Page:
Not Fitting in a Photography Box

People often ask, “What sort of photographer are you?  A ‘Portrait Photographer’? A ‘Wildlife Photographer’? A ‘Street Photographer’?” But my range of photographic interests cannot be so easily squeezed into a single box.
I always carry my Contax G2 with me ready to capture the moments that life brings to me. I have often described myself as a ‘Walkout photographer with a snapshot style’ but that in a sense describes what I do and how I do it and a not my particular specialist photographic genre.
To me it matters not what the genre, whether it is scenics or places or nature for example. It is all about what presents itself then seeing the opportunity, framing the picture and exposing the film to capture the shot.
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Then there is film. I prefer to use film as it provides me with a more real, tactile photographic experience. It is also full of small ‘organic’ imperfections that add their own charm to my photographs. So you might thus be tempted to say that I am a “Film Photographer’ or in modern speak an ‘Analogue Photographer’ but that is way too wide a generalisation to be helpful.
Then there is being open to adventure. I am always happy to try different styles of photography, remain on the look out for new places to photograph and love trying out new film types. So maybe you could call me the ‘Constantly Learning Photographer’?
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So in the end I sat down and thought about the essence of what I do and that is to wander about photographing the things life presents to me. In other words you could possibly call me a ‘Life Photographer’, maybe? Not to be confused mind you with a ‘Lifestyle Photographer’!
So if you must put me and my photography into a box then I could thus be tempted to let you call me a ‘Life Photographer’. Let me try that out; I go to places, walk around with my camera and photograph whatever life brings to me, hence I am a ‘Life Photographer’. Hmm! It doesn’t sound quite right does it? In reality I photograph opportunities, that is moments that life presents to me, but you can’t call yourself a ‘Moments Photographer’ nor an ‘Opportunities Photographer’. The former sounds daft and the latter could easily be misconstrued as something quite sinister.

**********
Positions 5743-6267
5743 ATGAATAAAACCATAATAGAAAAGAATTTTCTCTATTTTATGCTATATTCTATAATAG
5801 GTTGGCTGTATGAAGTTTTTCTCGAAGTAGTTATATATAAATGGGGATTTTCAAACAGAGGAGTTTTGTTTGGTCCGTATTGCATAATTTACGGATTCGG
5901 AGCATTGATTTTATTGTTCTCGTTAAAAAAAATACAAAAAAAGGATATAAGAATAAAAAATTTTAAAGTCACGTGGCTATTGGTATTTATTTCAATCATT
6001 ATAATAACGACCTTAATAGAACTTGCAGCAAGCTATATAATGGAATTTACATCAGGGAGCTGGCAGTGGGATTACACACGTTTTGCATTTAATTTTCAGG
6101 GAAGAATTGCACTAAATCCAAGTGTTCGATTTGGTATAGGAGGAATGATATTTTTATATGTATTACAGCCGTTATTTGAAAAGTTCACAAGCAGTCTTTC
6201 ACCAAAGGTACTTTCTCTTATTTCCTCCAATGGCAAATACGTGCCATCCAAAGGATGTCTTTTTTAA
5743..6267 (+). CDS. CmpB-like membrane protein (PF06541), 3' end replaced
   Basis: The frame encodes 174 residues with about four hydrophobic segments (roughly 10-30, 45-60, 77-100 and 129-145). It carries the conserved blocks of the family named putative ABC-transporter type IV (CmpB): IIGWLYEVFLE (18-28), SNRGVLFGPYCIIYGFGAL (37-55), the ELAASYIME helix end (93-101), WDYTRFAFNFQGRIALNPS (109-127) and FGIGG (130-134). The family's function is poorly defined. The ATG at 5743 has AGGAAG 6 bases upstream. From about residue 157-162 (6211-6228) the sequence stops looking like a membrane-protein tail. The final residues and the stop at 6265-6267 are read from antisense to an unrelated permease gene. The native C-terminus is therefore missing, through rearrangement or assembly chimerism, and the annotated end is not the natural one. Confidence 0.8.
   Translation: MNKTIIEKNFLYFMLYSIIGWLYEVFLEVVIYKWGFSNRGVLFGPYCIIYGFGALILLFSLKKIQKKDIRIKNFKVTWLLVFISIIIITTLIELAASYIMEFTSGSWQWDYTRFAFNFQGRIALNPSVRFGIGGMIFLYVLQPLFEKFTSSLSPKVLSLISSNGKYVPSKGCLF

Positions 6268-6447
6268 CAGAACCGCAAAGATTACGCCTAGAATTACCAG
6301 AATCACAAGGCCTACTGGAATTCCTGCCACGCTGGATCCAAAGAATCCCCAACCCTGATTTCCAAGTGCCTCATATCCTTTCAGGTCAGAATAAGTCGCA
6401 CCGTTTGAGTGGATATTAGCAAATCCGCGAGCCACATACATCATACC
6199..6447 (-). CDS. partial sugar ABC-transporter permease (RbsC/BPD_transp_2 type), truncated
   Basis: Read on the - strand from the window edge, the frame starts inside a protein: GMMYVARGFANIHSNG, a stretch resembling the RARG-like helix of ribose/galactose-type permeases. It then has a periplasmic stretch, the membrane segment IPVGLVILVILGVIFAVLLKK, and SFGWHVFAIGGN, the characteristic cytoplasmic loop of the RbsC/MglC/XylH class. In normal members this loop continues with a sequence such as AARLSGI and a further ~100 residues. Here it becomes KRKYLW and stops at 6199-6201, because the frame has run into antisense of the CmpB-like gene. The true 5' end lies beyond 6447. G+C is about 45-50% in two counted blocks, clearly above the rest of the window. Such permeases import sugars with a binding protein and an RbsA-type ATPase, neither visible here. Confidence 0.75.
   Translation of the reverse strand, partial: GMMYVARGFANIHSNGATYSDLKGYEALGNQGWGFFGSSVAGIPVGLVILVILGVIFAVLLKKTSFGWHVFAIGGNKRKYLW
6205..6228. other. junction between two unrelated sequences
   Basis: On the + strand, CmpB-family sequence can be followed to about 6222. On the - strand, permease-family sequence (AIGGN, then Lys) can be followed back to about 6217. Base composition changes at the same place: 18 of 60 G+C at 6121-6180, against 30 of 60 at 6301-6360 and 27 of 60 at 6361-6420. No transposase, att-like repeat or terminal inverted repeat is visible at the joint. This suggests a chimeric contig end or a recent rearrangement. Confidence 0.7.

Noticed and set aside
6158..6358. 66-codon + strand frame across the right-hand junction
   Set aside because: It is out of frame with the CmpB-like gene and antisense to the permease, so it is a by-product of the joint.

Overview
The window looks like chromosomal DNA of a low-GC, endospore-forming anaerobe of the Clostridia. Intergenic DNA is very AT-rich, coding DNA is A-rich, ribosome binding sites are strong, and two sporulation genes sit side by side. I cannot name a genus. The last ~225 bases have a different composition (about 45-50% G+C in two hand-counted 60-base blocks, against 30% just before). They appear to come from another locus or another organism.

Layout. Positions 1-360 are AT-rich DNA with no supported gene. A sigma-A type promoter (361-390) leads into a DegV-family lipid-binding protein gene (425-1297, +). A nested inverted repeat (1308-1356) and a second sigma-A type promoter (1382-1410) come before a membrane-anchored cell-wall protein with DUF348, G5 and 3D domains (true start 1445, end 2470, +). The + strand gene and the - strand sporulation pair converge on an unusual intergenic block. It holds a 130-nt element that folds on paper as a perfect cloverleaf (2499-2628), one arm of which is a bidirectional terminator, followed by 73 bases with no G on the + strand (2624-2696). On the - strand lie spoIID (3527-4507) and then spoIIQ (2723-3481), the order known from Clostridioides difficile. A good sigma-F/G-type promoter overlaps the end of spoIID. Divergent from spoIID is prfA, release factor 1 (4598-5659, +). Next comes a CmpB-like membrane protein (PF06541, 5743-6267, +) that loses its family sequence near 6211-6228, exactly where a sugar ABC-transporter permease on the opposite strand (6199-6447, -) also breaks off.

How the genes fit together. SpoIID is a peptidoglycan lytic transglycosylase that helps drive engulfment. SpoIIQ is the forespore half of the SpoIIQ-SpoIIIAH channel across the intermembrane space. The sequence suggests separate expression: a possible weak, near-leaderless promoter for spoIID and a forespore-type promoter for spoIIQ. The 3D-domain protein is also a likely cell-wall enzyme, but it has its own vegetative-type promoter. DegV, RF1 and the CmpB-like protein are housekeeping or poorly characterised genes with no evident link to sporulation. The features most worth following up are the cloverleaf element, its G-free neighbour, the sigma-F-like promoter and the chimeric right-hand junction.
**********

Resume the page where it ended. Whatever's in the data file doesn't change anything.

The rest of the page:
Strangely perhaps, I am after all much more comfortable being described by what I do rather than being constrained by being defined by any particular photographic genre I may focus upon (there would be too many anyway). So ‘Walkabout Photographer’ it remains even if it means I have to explain it to everyone who asks.”

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15 thoughts on “Not Fitting in a Photography Box”

  1. At the start of the excellent Don McCullin documentary he says ‘People call me a war photographer, but really I’m just a photographer’. Good enough for Sir Don, good enough for me…

  2. Richard J Ries

    When I read, “I always carry my Contax G2 with me ready to capture the moments that life brings to me”, I thought “Life Photographer”, but realized that sounds like you work for a long-defunct magazine! So, maybe a ” photographer of life”? can be “wandering”, “rambling”, “peripatetic”, or whatever you feel like using that day!

    Of course, with a digital phone, you could whip it out and tell ’em, “I’ m not sure. Let’s look at my last 500 (or 1,000 or 5,000) pictures, and maybe you can tell me!” Should send them running for the hills! 😁

    Have fun,

  3. I’ve often felt the same. I strongly identified with street photography in my 20s. But then I moved to a place where that wasn’t practical. Street photography requires anonymity, if the people around you know you, then it’s something else. So I’ve been kind of searching for a photographic niche for 20 years. Walkabout photography sounds nice.

  4. I’ve always thought there were two broad categories of photographers (although few people are 100 percent one or the other)

    There are photographers whose work revolves around people and their various activities
    There are photographers whose work is more likely to feature things or places. People may be present, but are not the main subject